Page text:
Glêsse Collet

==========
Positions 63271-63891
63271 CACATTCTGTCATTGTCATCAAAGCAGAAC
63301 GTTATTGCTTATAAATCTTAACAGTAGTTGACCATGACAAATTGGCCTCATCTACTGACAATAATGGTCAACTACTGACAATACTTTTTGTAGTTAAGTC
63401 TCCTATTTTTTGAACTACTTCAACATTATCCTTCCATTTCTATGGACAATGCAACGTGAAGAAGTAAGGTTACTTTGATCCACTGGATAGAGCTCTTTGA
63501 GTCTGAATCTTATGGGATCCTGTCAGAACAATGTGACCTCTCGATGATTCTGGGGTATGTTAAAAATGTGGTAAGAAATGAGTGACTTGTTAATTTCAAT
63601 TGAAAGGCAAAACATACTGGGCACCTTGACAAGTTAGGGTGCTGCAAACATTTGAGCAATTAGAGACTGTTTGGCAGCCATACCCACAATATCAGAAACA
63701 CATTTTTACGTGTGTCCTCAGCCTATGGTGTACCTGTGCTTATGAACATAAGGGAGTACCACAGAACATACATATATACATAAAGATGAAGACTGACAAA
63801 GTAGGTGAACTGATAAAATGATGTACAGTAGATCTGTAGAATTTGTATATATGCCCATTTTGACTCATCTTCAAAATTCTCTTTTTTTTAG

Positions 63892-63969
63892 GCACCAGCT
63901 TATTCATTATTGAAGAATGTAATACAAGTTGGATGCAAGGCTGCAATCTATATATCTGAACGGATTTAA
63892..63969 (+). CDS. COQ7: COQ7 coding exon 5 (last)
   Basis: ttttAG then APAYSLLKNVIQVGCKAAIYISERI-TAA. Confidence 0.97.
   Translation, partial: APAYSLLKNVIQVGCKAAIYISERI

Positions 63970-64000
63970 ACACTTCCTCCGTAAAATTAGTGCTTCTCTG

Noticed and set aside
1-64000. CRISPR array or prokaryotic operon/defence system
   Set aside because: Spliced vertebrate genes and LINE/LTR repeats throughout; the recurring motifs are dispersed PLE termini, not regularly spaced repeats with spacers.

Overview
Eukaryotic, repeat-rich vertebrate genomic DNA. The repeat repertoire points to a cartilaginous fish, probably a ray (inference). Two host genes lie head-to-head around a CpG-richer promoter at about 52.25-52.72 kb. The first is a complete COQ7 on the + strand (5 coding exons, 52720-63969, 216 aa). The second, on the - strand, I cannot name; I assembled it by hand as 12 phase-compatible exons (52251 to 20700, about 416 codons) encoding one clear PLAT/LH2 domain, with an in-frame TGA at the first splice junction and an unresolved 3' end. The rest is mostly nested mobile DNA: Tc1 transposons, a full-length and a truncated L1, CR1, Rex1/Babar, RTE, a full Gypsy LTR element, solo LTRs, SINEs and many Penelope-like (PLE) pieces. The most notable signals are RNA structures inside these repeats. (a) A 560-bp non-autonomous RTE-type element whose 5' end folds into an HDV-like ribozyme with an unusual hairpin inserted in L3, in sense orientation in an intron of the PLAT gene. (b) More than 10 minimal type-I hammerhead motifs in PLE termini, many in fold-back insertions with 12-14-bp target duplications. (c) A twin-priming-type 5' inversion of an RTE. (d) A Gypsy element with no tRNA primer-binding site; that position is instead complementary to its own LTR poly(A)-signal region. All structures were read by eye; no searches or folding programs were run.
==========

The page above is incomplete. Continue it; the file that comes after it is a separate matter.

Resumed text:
Brazilian violist Glêsse Collet immigrated to the U. S. in 2016. Born in Rio de Janeiro, she moved to Brasilia as a child and spent most of her professional career there. She completed her undergraduate degree at the University of Brasília. Her MM degree in violin performance is from the Musik Hochschule in Detmold where she studied with Ernst Mayer-Schierning and her PhD in Viola performance is from the Federal University of Bahia, with a thesis on “Tuning in String Instruments (Violin and Viola)”. In 1974 she was a top-prize winner at the "Jovens Solistas" competition in Piracicaba, São Paulo. In 1983 she won the position of principal viola in the Symphony Orchestra of Teatro Nacional de Brasília (Brazil) where she played for 5 years. She has played as viola soloist with conductors Claudio Santoro, Oswaldo Colasso, Gerald Kegelmann, Piero Bastianelli, Elena Herrera and Claudio Cohen. As a member of the Quarteto de Brasília, she has performed throughout Brazil and all over the world. The Quartet has represented Brazil at performances in embassies in many countries and she has performed for high-ranking dignitaries including the Presidents of Brazil, Portugal, Germany and the United States, and the Prince and Princess of Wales. Critically acclaimed recordings by the Quarteto de Brasilia have received the Sharp Prize for the “best classical music CD” in 1993, the OK Prize in 1995, the Federal District Cultural Merit Order Award in 2001 and the 9th Carlos Gomes Prize for Classical Music in the category “Best Chamber Music Ensemble of the Year”, in 2004. Collet is also featured on a solo disc of works by Brazilian composers. In 2008, Collet toured for 40 days in the U.S. with Branford Marsalis as principal viola from an all-Brazilian Orchestra. Glesse Collet recently retired from the faculty of the Music Department at the University of Brasília where she taught Viola, Violin, Chamber Music and String Orchestra. She founded the University of Brasília String Orchestra in January 2002. The group is composed of students from the Music Department of the University of Brasilia and focuses on the exploration and dissemination of the repertoire for string orchestras, with particular emphasis on Brazilian music. It is a conductor less ensemble that often features dancers and other choreographed selections. She has worked as a sabbatical replacement for Violin and Viola in the Music Department from the Wyoming University and regularly plays Chamber Music in the Rocky Mountain region.